Boarding your dog:
The vast majority of dogs adapts well and enjoys their stay at the resort. For some dogs-puppies which have not had their immunizations, extremely old dogs with chronic illnesses, very aggressive dogs, dogs that have major separation anxiety, you might consider boarding with your veterinarian.
We offer daycare services enabling you to leave your dog for the day. This is an excellent way to introduce your dog to boarding. After just a few visits your dog accepts our resort as a normal way of life.
Understanding the boarding environment:
It is important to understand the possible effects of stress on a dog and to do everything possible to minimize stress both prior to and immediately after boarding. Boarding kennel stress is real! Dogs become stressed the same as you and I and putting your dog into boarding, can be very stressful for them. Imagine taking a young child to a strange place and leaving it with people it doesn’t know. The child will more often than not, become distressed and upset. The same thing can and does happen to dogs. Often, owners don’t realize or it never occurs to them, that their dog may become stressed under these conditions, especially, if signs of stress aren’t noticed in their home environment or when they are out and about. A boarding kennel environment can be especially hard on nervy, fearful, anxious or dog aggressive dogs. It can also be hard on dogs from the same household, if they are not used to being separated, being alone or being away from their owner. Separation related issues in dogs are on the increase and do impact a dogs behavior.
Sometimes temporary behavior changes can occur as a result of unfamiliar surroundings. While boarding, your best friend tears up the bed that has been slept in for years. Eating habits change under stress, and a dog assimilates food differently. Some will eat like canaries at home and like vultures at a boarding facility. They may put on a few pounds. Others can lose weight though eating well or lose weight by not eating enough. Life in a boarding facility can be very exciting, and some dogs lose weight because they run the weight off as they charge around barking at other dog and having a wonderful time. These dogs often leave the facility exhausted but happy, and sleep a lot the first couple of days they are home. All of the preparation by the pet owner merely points out that successful boarding depends not only upon the pet care facility, but also upon how well the owner prepares the dog for the experience.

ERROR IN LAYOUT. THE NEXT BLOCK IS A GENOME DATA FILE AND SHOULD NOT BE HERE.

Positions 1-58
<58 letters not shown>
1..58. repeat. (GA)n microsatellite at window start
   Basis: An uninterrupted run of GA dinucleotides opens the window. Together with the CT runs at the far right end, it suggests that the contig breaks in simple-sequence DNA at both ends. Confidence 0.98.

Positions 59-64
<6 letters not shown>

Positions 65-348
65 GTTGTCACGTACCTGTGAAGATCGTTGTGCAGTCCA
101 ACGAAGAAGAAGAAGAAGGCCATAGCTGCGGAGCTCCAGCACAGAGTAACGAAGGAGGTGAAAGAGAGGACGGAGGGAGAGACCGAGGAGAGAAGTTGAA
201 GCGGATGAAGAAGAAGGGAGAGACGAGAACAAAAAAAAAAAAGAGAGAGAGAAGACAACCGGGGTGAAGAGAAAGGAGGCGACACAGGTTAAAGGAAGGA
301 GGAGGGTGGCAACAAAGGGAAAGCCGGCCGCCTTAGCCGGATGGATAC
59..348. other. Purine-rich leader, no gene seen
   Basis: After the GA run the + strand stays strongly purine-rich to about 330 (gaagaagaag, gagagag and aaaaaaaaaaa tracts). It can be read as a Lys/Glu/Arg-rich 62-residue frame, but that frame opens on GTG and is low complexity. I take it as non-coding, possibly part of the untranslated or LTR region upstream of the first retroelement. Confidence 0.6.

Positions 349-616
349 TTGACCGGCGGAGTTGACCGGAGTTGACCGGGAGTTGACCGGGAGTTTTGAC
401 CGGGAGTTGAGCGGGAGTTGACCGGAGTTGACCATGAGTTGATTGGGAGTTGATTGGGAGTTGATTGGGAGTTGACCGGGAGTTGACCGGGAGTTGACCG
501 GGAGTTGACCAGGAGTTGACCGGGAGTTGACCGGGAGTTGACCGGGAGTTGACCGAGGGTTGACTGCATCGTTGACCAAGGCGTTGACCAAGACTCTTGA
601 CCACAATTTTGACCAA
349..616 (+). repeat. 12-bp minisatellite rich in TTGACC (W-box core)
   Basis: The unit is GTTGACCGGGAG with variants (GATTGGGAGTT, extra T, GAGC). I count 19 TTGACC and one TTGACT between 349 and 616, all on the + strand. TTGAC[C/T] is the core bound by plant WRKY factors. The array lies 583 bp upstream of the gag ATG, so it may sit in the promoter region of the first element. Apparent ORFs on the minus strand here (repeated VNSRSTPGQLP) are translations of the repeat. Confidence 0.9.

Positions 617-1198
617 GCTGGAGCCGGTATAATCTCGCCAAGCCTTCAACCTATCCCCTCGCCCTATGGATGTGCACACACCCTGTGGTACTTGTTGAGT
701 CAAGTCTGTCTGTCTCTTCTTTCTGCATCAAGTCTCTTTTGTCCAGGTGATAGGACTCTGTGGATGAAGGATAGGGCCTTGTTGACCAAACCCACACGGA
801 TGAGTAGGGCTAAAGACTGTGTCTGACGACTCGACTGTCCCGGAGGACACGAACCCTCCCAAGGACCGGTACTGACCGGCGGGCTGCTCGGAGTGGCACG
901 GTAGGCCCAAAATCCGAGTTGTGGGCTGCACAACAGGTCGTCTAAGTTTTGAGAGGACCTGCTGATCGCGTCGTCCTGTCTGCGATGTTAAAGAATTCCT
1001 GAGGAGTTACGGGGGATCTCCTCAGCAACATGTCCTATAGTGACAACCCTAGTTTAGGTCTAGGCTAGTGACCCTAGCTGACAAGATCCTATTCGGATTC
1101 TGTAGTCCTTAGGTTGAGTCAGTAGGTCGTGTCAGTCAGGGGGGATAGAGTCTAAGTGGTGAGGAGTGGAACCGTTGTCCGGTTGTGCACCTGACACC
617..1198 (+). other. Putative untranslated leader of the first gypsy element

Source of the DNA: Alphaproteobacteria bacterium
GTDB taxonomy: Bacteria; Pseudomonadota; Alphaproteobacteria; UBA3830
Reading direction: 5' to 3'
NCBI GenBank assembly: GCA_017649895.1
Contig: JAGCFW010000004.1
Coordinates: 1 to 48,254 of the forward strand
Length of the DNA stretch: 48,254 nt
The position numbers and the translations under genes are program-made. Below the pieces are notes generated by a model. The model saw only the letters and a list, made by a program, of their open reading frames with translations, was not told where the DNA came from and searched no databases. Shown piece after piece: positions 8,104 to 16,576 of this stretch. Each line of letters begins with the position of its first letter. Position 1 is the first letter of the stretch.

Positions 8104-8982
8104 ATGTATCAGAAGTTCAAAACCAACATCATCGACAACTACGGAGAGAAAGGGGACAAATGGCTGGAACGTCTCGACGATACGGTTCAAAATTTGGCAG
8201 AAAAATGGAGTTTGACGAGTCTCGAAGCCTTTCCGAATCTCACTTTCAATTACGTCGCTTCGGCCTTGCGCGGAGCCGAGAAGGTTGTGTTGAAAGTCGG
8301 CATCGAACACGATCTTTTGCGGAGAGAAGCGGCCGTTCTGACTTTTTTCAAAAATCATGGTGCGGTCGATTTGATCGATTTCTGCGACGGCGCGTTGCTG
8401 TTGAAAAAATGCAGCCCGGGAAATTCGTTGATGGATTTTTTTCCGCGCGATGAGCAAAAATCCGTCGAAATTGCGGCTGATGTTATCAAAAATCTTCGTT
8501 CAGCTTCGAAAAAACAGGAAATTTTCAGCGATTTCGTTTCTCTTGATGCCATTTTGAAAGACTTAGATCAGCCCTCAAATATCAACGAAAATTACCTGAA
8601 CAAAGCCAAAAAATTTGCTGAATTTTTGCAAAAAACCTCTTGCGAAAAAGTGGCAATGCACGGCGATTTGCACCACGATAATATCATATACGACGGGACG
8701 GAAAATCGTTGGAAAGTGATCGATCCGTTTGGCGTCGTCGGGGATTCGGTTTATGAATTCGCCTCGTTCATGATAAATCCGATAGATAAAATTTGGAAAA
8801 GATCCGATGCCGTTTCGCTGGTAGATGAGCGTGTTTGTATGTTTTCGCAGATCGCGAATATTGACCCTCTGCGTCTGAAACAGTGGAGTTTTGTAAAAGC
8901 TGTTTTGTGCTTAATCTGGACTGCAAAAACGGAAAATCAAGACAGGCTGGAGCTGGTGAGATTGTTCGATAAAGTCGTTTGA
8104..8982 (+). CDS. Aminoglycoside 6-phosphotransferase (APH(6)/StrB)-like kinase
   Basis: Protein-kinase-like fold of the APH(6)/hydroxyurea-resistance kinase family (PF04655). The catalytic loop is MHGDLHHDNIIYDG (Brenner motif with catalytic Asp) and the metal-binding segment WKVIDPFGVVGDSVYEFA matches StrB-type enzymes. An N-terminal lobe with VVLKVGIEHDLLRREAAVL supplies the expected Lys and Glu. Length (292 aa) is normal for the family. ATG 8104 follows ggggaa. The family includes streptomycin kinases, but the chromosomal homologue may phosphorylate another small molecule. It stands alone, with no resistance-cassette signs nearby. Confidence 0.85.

Signs of kennel stress can manifest in dogs in many ways:
-Aggression: often due to fear, dog cannot be handled by anyone other than the owner (may need a few short visits so your dog gets used to being handled by someone else)
-Excessive barking & whining: it’s a sign the dog is distressed and it also very unsettling for the other dogs
-Vomiting and Diarrhea: very common in a boarding environment
-Loss of appetite: not eating,due to stress and/or change of diet. Change of diet, may also cause vomiting and diarrhea
-Constant licking of the lips: dogs do that to try to calm themselves down
-Pacing & Depression
Some dogs who have never been confined before may try to break out by throwing themselves against the walls or door of the room.
After Boarding Info:
When you get your dog home from daycare or boarding: It is best to wait at least 30 minutes after arriving home to offer food or water. It is normal for dogs to be thirsty when they get home. Many dogs get extremely excited about seeing their owners and pant heavily in their excitement. This causes loss of water vapor. DO NOT let them drink large quantities of water, quickly. This could upset their stomachs and cause vomiting and/or diarrhea. Loose stools or diarrhea can also be caused by stress, and it is not abnormal for your pet to exhibit this after or during a stay. It is not unusual for a dog to be tired or depressed for a few days after going home. It is much like people that have been staying in hotels; you just don't rest as well away from home. Chances are, also, that your dog has been very active or more active than normal during their stay with us.
7-8:30am and 4:30-6pm
7-8:30am and 4:30-5:30pm